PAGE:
- Walbank, p. 75; Livy, 24.40.
- Livy, 24.10–11, 20.
- Livy, 24.40. Livy's account is suspect, see Walbank, p. 76, note 1.
- Smith, William (2006). A New Classical Dictionary of Greek and Roman Biography, Mythology and Geography. Whitefish, MT, USA: Kessinger Publishing, LLC, page 423.
- Wilkes, J. J. The Illyrians, 1992,ISBN 0-631-19807-5,,Page 98,"... North of Dassaretis in the middle and upper valley of the Genusus was the territory of the Illyrian Parthini, likely to have been part of the Taulantii until they first appear as Roman allies late in the third century..."
- Walbank p. 80; Livy, 27.30, 29.12.
- Polybius, 8.15–16.
- Livy, 24.13, 25.23.
- Walbank, p. 82; Livy, 25.30, 26.24.
- Livy, 26.40. According to Walbank, p. 84, note 2, "Livy accidentally omits Messenia and erroneously describes Pleuratus as king of Thrace."
- Livy, 26.24.
- Livy, 26.25; Polybius, 9.40.
- Livy, 26.26; Polybius, 9.39. Livy says that Anticyra was Locrian, but modern scholars disagree, see Walbank, p. 87, note 2.
- Polybius, 9.37–39, 10.15.
- Polybius, 9,30.
- Livy, 26.28.
- Polybius, 9.41–42.
- Livy, 27.29.
- Walbank, p. 89–90.
- Livy, 27.30.
- Livy, 27.31.
- Livy, 27.32.
- Livy, 27.33.
- Livy, 28.5.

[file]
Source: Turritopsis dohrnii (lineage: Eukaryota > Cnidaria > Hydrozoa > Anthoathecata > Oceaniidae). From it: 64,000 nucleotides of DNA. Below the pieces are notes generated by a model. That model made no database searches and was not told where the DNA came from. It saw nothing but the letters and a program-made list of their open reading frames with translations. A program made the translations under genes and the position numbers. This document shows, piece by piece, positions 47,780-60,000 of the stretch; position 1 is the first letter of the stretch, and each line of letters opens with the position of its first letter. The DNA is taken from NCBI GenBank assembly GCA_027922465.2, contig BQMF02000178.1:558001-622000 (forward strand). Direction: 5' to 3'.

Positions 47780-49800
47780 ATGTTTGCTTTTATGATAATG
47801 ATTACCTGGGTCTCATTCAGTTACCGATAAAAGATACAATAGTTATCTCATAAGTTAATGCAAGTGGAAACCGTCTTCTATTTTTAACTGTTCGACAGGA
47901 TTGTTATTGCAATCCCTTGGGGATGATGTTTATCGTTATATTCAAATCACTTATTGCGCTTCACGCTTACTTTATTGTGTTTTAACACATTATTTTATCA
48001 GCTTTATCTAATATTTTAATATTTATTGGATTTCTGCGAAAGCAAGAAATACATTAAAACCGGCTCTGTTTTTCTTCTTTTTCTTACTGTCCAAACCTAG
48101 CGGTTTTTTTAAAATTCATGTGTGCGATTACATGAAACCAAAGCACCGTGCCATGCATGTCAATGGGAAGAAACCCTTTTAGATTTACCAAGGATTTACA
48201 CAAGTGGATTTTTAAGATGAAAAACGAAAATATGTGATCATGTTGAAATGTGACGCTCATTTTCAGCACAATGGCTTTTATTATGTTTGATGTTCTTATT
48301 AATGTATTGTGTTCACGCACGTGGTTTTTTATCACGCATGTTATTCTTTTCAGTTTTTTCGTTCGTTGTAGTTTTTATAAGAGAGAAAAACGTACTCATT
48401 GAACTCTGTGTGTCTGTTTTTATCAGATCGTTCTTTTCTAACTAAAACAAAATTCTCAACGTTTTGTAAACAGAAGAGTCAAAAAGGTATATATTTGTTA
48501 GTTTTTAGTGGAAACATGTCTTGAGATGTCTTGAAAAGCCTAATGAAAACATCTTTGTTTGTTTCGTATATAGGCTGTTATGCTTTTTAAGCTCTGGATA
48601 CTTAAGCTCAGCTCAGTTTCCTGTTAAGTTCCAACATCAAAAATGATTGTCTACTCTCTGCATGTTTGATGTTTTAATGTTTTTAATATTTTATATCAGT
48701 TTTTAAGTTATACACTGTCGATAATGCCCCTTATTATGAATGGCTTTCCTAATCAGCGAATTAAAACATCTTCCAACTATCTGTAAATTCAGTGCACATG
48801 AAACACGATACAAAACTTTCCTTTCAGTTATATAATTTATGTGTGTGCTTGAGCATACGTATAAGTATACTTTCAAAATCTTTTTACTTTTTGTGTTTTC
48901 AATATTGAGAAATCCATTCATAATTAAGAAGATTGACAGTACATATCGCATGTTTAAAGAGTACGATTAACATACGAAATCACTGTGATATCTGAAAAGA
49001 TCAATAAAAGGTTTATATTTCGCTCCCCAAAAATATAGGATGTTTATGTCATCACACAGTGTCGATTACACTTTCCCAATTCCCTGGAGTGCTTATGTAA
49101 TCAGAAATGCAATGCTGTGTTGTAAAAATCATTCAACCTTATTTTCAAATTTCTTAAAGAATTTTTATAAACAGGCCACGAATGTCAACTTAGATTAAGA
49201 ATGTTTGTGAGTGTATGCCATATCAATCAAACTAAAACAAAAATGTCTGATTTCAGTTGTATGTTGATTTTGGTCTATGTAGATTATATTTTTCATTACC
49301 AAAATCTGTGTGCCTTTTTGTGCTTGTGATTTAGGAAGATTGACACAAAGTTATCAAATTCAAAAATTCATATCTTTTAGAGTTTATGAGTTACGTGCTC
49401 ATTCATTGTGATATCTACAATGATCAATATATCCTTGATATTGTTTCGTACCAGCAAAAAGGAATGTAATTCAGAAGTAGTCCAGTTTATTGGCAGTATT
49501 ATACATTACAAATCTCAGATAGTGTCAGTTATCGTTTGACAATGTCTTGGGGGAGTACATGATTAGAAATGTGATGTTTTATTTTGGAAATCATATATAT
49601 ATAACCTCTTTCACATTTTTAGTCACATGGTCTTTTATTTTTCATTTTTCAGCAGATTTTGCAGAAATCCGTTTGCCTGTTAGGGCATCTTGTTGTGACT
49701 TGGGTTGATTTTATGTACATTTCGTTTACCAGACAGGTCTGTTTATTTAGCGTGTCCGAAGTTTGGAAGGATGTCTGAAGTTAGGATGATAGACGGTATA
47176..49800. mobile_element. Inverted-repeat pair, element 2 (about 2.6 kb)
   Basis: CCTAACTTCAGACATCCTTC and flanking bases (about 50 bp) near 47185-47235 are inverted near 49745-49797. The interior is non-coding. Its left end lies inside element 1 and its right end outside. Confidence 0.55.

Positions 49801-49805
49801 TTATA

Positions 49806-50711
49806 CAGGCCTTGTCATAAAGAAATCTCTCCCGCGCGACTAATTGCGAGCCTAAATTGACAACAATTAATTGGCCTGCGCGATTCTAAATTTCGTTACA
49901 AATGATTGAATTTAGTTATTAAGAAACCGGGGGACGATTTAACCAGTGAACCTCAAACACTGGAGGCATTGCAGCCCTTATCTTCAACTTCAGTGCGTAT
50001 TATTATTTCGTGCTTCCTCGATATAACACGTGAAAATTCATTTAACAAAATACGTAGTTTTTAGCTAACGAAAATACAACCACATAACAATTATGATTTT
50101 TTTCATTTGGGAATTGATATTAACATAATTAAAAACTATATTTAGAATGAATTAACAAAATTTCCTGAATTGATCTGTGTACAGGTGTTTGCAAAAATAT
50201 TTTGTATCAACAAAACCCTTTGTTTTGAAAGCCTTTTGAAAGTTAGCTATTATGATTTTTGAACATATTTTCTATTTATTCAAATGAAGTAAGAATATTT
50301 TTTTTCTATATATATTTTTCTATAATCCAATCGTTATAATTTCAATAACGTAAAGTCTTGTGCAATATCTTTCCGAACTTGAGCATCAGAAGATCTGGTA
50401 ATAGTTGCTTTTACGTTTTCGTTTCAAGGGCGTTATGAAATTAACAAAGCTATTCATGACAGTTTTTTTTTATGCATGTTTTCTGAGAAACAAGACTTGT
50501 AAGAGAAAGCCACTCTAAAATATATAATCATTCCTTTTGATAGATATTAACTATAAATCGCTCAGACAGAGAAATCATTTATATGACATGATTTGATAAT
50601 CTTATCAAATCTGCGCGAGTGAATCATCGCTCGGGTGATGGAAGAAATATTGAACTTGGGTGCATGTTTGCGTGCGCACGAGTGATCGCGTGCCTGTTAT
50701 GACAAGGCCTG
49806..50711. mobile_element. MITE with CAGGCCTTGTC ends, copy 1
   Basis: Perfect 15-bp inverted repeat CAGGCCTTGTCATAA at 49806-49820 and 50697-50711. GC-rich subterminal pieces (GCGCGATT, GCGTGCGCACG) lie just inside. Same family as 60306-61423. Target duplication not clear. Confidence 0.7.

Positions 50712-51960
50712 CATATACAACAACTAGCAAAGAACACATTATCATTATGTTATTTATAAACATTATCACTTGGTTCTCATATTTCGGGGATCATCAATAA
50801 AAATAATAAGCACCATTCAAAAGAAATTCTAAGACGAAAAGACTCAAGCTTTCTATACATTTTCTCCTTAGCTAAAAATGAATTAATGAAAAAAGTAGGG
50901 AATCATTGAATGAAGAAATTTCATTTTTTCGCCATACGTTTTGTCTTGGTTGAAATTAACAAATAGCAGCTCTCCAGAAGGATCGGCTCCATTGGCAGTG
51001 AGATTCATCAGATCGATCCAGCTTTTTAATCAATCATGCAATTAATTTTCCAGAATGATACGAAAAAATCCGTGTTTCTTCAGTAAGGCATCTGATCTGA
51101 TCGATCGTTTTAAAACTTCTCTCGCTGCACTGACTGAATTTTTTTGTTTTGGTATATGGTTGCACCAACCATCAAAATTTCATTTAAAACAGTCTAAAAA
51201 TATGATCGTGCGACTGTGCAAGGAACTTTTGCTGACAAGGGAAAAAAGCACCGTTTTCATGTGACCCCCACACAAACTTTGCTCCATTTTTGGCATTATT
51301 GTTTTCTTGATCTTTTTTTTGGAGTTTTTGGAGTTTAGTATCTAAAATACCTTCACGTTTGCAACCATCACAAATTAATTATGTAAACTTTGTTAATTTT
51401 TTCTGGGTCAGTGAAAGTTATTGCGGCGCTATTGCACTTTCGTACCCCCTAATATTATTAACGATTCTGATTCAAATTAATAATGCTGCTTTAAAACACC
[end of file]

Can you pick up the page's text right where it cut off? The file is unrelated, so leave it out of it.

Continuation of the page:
- Polybius, 10.42; Livy, 28.5.
- Polybius, 10.41; Livy, 28.5.
- Livy, 28.6.
- Polybius, 11.7; Livy, 28.7.
- Livy, 28.7; Walbank, p. 96.
- Livy, 28.8.
- Livy, 28.7.
- Polybius, 11.4.
- According to Walbank, p. 102, note 2, Livy, 29.12 "is spoilt by annalistic contamination, which, in the interests of Roman policy, tries to run the Aetolian peace and the return of the Romans as closely together as possible".
- Livy, 29.12.
|Library resources about |
First Macedonian War
- Hansen, Esther V., The Attalids of Pergamon, Ithaca, New York: Cornell University Press; London: Cornell University Press Ltd (1971). ISBN 0-8014-0615-3.
- Kleu, Michael. Die Seepolitik Philipps V. von Makedonien. Bochum, Verlag Dr. Dieter Winkler, 2015.
- Livy, From the Founding of the City, Rev. Canon Roberts (translator), Ernest Rhys (Ed.); (1905) London: J. M. Dent & Sons, Ltd.
- Polybius, Histories, Evelyn S. Shuckburgh (translator); London, New York. Macmillan (1889); Reprint Bloomington (1962).
- Walbank, F. W. (1940), Philip V of Macedon.
- Wilkes, John, The Illyrians, Blackwell Publishers (December 1, 1995). ISBN 0-631-19807-5.